This project aimed to improve understanding of, and responses to, the phenomenon of lone actors through analysis of comprehensive data on cases from across Europe.
Main Image Credit Tero Vesalainen / Alamy Stock Photo
As intelligence agencies and law enforcement have become increasingly adept at detecting and disrupting large-scale terrorist plots, potential attackers have instead turned to smaller scale, less sophisticated assaults.
In part, this trend reflects a decision by wider extremist groups to adopt lone actor terrorism as a tactic, with both Daesh and Al Qa’ida in the Arabian Peninsula trying to inspire their supporters to carry out such attacks. In other cases, individuals, dyads or triads judge that a lone actor attack will have greater chance of success, or perhaps lack connections to a wider network. Whatever the case, there is a growing trend of individuals or small cells acting in isolation from a wider group to conduct terrorist activity.
Aims and objectives
Lone actor terrorists are perceived as presenting acute challenges for law enforcement practitioners in detection and disruption; acting without direct command and control from a wider network, it is assumed that without such communications they may evade the traditional ‘trip-wires’ that would bring them to the attention of the authorities. Through the construction and analysis of a database of 120 perpetrators from across Europe, the project seeks to improve understanding of lone actor terrorists, their behaviour, and their activities in the period leading up to their intended attack, therefore assisting European governments and frontline workers to counter the threat.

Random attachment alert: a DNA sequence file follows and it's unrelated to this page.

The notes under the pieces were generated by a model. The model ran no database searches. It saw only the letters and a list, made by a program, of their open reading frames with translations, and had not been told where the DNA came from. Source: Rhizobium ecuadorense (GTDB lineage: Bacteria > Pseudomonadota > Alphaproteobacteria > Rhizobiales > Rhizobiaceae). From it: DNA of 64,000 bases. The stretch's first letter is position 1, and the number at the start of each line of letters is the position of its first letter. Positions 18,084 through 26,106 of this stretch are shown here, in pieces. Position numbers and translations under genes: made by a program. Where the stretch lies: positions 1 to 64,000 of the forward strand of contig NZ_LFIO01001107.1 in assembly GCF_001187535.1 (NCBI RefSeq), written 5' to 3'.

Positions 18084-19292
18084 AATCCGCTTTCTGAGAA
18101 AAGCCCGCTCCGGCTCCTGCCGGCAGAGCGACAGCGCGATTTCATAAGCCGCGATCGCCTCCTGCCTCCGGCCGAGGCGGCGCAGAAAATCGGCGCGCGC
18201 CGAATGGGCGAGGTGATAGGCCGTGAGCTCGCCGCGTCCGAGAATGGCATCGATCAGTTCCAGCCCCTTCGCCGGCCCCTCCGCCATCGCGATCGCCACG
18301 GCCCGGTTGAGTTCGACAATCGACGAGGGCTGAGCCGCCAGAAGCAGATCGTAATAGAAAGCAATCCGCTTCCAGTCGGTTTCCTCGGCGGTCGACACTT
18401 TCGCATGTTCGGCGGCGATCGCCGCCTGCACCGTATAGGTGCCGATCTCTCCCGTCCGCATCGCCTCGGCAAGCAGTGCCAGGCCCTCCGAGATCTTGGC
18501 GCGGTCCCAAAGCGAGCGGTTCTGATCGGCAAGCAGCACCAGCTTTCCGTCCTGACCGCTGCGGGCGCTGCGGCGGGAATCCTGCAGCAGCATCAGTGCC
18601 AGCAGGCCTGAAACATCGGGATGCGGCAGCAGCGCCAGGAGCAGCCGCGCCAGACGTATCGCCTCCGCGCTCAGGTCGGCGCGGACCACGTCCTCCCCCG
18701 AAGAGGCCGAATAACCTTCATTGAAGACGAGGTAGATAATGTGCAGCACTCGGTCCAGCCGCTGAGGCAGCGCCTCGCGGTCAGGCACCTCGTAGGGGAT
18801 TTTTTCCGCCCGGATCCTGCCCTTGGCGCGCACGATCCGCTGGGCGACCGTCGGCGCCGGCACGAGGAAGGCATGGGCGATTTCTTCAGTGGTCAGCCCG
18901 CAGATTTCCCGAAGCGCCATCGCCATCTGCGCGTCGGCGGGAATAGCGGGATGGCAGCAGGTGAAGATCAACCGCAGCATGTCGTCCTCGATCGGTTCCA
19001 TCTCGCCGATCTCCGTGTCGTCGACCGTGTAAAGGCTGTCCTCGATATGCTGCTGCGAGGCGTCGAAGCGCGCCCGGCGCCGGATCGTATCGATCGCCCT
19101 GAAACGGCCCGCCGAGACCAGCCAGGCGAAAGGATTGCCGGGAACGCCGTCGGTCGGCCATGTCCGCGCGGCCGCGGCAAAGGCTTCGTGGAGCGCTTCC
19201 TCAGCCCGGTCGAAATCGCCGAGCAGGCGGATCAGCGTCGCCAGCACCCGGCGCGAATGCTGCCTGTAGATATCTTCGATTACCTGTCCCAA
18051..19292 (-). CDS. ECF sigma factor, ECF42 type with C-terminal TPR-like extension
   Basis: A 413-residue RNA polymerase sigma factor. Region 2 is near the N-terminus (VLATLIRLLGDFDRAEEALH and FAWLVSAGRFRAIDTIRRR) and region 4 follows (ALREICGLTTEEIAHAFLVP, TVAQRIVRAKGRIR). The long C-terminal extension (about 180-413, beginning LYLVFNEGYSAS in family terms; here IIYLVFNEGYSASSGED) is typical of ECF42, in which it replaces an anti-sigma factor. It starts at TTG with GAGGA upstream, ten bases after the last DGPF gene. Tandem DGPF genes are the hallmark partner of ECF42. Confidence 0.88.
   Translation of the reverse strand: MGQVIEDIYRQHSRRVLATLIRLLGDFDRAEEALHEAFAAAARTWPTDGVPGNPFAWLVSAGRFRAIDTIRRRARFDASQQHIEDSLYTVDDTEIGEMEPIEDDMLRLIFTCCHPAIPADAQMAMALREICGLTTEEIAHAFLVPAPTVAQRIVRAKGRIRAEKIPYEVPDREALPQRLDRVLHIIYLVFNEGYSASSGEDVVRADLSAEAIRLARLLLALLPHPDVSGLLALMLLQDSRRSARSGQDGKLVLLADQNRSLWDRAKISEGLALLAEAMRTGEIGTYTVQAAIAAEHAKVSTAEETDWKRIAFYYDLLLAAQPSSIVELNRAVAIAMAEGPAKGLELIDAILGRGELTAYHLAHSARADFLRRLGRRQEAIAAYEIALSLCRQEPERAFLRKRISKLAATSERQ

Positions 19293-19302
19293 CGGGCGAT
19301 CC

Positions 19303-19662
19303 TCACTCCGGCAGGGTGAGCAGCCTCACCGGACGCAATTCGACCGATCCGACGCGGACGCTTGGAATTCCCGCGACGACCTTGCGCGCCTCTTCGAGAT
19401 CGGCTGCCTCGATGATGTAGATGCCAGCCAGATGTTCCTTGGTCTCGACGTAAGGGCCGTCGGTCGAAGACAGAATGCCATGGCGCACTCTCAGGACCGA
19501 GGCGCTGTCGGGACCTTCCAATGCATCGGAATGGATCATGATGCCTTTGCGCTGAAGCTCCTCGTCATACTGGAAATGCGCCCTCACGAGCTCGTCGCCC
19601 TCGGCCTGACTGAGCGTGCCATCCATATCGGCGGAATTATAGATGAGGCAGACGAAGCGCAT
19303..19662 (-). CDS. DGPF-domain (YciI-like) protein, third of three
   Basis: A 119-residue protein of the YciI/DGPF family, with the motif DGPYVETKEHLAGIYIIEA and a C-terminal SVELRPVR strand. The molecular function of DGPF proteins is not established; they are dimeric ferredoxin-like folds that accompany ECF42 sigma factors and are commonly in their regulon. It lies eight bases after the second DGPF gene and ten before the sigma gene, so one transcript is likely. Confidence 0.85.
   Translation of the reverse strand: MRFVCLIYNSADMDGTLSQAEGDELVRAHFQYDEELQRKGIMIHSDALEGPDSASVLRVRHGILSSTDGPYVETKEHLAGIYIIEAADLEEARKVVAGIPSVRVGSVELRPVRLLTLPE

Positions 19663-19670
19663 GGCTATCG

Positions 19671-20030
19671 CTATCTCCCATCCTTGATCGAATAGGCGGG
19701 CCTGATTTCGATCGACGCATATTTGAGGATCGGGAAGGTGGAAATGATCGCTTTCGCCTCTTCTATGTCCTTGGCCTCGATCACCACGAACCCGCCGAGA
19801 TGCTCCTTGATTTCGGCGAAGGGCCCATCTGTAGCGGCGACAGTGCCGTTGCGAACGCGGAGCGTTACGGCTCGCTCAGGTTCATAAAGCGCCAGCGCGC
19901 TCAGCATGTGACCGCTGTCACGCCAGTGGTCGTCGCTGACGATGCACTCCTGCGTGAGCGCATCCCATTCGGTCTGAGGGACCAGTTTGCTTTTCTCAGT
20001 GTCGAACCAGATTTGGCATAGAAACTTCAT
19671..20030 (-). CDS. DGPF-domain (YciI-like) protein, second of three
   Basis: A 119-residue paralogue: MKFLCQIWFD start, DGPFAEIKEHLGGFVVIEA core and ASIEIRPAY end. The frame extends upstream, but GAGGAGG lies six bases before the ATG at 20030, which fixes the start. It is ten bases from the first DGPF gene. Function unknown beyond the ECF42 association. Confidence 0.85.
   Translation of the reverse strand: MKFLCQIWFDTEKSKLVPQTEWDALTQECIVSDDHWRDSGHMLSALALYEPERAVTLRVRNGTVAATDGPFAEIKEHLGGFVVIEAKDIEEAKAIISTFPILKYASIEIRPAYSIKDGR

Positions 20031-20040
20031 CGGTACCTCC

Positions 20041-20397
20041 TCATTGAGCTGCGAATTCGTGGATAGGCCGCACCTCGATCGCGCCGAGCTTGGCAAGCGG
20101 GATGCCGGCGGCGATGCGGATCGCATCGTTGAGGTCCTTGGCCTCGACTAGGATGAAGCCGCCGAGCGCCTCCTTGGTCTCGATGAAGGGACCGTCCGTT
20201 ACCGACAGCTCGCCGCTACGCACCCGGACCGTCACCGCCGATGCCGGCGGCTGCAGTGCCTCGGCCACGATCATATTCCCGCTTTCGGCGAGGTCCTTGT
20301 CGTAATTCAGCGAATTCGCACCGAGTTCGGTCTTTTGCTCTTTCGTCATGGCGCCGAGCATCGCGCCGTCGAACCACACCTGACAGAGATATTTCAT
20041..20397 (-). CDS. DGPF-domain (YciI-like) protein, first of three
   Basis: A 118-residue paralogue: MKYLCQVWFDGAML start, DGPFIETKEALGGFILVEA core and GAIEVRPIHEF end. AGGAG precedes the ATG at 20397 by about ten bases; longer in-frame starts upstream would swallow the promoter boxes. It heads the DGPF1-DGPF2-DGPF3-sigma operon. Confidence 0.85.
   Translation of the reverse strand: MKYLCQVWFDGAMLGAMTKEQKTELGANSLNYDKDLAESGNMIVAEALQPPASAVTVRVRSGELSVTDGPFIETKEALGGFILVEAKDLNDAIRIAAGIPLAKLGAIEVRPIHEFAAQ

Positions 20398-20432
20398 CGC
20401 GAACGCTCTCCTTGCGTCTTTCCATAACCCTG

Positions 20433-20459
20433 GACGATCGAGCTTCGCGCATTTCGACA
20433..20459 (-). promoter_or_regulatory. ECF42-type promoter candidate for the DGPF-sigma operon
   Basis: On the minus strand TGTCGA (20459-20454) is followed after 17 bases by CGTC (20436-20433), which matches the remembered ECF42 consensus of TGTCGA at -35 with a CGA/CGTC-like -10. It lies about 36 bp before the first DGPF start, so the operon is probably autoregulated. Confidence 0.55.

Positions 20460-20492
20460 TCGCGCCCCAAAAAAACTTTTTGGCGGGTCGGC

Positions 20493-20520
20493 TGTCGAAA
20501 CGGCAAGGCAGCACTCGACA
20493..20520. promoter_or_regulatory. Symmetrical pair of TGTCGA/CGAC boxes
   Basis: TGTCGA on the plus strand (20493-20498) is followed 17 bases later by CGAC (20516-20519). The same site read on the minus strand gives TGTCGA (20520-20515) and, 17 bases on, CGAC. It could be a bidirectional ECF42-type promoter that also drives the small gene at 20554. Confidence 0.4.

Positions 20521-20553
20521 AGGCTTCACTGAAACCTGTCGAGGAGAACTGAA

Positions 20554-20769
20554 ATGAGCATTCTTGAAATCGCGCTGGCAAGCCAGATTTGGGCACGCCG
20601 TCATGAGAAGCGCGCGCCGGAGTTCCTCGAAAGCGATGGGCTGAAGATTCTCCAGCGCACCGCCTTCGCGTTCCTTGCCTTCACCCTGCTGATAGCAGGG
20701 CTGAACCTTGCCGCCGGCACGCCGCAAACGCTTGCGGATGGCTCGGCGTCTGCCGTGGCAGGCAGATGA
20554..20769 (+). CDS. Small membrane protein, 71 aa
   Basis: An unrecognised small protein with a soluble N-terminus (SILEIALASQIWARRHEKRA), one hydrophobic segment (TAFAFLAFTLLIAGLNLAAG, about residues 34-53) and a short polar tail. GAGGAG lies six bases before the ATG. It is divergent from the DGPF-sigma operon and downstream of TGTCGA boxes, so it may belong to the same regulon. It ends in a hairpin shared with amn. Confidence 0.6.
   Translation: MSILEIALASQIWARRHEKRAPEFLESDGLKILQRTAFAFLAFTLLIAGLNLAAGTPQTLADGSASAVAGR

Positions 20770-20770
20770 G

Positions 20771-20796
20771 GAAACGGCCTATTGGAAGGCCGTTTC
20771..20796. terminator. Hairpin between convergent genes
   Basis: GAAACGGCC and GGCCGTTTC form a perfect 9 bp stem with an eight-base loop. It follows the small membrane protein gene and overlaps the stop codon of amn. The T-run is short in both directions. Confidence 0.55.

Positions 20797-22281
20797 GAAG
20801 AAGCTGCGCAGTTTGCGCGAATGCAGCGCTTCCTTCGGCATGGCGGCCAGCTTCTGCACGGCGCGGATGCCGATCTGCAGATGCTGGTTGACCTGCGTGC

This project concluded in April 2016.
Access the key publication outputs for this project.